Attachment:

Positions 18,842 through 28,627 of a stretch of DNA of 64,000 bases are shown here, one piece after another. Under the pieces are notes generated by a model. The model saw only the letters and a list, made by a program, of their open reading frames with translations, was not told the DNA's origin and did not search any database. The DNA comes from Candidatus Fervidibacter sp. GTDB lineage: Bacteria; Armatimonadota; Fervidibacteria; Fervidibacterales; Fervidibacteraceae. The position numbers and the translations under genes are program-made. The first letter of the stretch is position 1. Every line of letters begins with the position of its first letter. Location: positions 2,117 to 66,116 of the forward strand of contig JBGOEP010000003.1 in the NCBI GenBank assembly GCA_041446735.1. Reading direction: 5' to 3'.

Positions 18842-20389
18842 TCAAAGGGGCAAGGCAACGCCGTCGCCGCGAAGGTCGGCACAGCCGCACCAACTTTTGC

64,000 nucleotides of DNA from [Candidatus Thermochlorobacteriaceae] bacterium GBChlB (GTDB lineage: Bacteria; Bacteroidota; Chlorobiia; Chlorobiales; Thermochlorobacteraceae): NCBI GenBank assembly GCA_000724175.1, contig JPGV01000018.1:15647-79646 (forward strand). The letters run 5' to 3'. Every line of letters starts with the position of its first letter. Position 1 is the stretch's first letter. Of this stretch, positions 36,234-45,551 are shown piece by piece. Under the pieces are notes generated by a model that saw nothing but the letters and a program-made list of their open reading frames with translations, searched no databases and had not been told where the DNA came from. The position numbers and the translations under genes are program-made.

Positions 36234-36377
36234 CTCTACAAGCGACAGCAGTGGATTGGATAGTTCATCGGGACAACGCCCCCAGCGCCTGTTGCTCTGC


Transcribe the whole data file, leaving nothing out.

Positions 18,842 through 28,627 of a stretch of DNA of 64,000 bases are shown here, one piece after another. Under the pieces are notes generated by a model. The model saw only the letters and a list, made by a program, of their open reading frames with translations, was not told the DNA's origin and did not search any database. The DNA comes from Candidatus Fervidibacter sp. GTDB lineage: Bacteria; Armatimonadota; Fervidibacteria; Fervidibacterales; Fervidibacteraceae. The position numbers and the translations under genes are program-made. The first letter of the stretch is position 1. Every line of letters begins with the position of its first letter. Location: positions 2,117 to 66,116 of the forward strand of contig JBGOEP010000003.1 in the NCBI GenBank assembly GCA_041446735.1. Reading direction: 5' to 3'.

Positions 18842-20389
18842 TCAAAGGGGCAAGGCAACGCCGTCGCCGCGAAGGTCGGCACAGCCGCACCAACTTTTGC

64,000 nucleotides of DNA from [Candidatus Thermochlorobacteriaceae] bacterium GBChlB (GTDB lineage: Bacteria; Bacteroidota; Chlorobiia; Chlorobiales; Thermochlorobacteraceae): NCBI GenBank assembly GCA_000724175.1, contig JPGV01000018.1:15647-79646 (forward strand). The letters run 5' to 3'. Every line of letters starts with the position of its first letter. Position 1 is the stretch's first letter. Of this stretch, positions 36,234-45,551 are shown piece by piece. Under the pieces are notes generated by a model that saw nothing but the letters and a program-made list of their open reading frames with translations, searched no databases and had not been told where the DNA came from. The position numbers and the translations under genes are program-made.

Positions 36234-36377
36234 CTCTACAAGCGACAGCAGTGGATTGGATAGTTCATCGGGACAACGCCCCCAGCGCCTGTTGCTCTGC